Carbon Sciences is a Santa Barbara, California company that has developed a proprietary process to recycle carbon dioxide emissions into gasoline and other liquid fuels.
The company breaks down CO2 and extracts the carbon atoms to make new hydrocarbon chains.Â According to its web site, Carbon Sciences’ processÂ requires less energy and is more scalable than previous known techniques, which used expensive inorganic catalysts.
The key toÂ the process is a multi-step biocatalysis that uses organic biocatalysts.Â The company’s biocatalytic methodÂ uses inexpensive, renewable biomolecules to catalyze certain chemical reactions required to transform CO2 and water into fuel molecules.
Through nano-engineering of the biocatalysts and efficient process design, Carbon SciencesÂ can operate these catalysis steps on a large industrial scale.Â In particular, the company’s smart particle technology provides improved encapsulation of the enzymes that prolongs theirÂ effective livesÂ and allows them to perform many reaction cycles.
The major components of the process are a CO2 Flue Gas Processor, a a Biocatalyst Unit, a Biocatalytic Reactor Matrix, a Filtration system and a conversion and polishing unit.
The Biocatalytic Reactor Matrix is the heart of the process.Â It is here, in a matrix of liquidÂ reaction chambers,Â that the large quantities of biocatalysts perform the multi-stage breakdown of CO2 and transformation to hydrocarbons.
The company’s CEO, Byron Elton,Â told me that Carbon Sciences has filed four as yet unpublished patent applications directed to its CO2 recycling process.Â Elton expects the company toÂ file 4-6 more new patent applications this year.Â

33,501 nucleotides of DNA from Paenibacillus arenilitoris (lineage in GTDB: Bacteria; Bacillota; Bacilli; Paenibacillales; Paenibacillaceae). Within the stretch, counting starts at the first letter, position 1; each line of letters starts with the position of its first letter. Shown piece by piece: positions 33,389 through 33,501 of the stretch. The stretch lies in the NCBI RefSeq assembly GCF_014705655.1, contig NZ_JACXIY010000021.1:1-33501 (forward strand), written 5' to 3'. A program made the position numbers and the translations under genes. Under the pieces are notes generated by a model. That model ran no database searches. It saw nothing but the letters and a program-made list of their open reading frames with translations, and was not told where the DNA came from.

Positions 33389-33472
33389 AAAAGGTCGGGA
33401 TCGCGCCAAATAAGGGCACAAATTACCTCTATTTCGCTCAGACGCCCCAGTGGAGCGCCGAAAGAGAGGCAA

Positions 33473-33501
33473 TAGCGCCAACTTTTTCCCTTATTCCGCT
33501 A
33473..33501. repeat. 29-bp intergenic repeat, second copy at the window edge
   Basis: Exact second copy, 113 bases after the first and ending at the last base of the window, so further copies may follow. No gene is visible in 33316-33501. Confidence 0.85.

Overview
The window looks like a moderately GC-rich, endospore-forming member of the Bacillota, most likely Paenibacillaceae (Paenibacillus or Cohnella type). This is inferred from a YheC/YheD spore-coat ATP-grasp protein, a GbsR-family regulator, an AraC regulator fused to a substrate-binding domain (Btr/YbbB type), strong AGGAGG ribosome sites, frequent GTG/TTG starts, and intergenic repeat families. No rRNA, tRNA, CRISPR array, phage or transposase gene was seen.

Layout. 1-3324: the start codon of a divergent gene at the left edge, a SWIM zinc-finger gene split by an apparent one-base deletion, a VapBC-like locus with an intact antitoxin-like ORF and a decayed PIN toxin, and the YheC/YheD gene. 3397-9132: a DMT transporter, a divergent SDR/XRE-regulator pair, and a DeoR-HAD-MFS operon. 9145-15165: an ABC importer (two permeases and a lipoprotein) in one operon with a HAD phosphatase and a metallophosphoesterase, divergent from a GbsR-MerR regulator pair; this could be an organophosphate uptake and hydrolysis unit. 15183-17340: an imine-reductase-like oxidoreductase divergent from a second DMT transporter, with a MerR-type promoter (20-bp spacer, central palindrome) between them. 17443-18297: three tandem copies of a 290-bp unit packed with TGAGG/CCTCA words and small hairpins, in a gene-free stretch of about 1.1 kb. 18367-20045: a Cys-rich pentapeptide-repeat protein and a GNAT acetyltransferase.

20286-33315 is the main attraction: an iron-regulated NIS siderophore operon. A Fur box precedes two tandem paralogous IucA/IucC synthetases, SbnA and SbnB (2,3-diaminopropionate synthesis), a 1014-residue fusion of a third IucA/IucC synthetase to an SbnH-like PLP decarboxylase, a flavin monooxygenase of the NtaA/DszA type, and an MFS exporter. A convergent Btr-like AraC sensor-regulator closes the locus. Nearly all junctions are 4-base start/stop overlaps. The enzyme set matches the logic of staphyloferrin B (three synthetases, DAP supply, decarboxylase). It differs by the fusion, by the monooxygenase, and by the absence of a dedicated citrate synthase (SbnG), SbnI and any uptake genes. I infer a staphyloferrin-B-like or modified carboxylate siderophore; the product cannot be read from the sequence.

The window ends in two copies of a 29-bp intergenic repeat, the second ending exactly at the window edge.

Carbon Sciences owns U.S. Patent Application Publication No. 2008/0277319 (‘319 Application), entitled “Fine particle carbon dioxide transformation and sequestration.”Â According to Elton, the ‘319 Application covers the company’s initial forays into carbon capture and sequestration.
The ‘319 Application is directed to methods and systems for breaking down carbon dioxide into micron- or sub-micron-sized particles, classifying or separating out the particles of a desired size and reacting those particles to form mineral carbonates.
Carbon Sciences’ technology extends into several aspects of CO2 capture, sequestration and recycling, including advanced chemical processes that can use flue gas and brackish water to capture CO2 emissions and scrub it to yield pure CO2.
Because the market for gasoline and liquid fuels is likely to remain quite large for some time, Carbon Sciences’ recycling process provides anÂ interimÂ carbon mitigation option:Â use the CO2 molecule twice.